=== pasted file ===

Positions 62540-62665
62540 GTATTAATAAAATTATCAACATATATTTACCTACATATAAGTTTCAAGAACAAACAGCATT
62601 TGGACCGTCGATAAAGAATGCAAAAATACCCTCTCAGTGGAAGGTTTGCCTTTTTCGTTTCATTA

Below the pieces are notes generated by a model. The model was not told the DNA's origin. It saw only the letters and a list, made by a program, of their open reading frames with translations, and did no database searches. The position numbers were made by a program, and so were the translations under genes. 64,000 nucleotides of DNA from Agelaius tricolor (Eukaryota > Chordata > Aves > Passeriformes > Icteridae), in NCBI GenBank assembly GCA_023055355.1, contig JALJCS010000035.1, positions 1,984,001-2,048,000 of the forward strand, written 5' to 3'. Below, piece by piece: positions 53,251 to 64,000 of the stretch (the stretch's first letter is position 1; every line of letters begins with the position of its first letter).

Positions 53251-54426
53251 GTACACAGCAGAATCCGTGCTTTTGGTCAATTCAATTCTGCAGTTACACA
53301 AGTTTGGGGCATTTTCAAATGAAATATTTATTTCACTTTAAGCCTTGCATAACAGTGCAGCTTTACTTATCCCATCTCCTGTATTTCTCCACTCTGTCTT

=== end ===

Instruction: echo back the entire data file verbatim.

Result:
Positions 62540-62665
62540 GTATTAATAAAATTATCAACATATATTTACCTACATATAAGTTTCAAGAACAAACAGCATT
62601 TGGACCGTCGATAAAGAATGCAAAAATACCCTCTCAGTGGAAGGTTTGCCTTTTTCGTTTCATTA

Below the pieces are notes generated by a model. The model was not told the DNA's origin. It saw only the letters and a list, made by a program, of their open reading frames with translations, and did no database searches. The position numbers were made by a program, and so were the translations under genes. 64,000 nucleotides of DNA from Agelaius tricolor (Eukaryota > Chordata > Aves > Passeriformes > Icteridae), in NCBI GenBank assembly GCA_023055355.1, contig JALJCS010000035.1, positions 1,984,001-2,048,000 of the forward strand, written 5' to 3'. Below, piece by piece: positions 53,251 to 64,000 of the stretch (the stretch's first letter is position 1; every line of letters begins with the position of its first letter).

Positions 53251-54426
53251 GTACACAGCAGAATCCGTGCTTTTGGTCAATTCAATTCTGCAGTTACACA
53301 AGTTTGGGGCATTTTCAAATGAAATATTTATTTCACTTTAAGCCTTGCATAACAGTGCAGCTTTACTTATCCCATCTCCTGTATTTCTCCACTCTGTCTT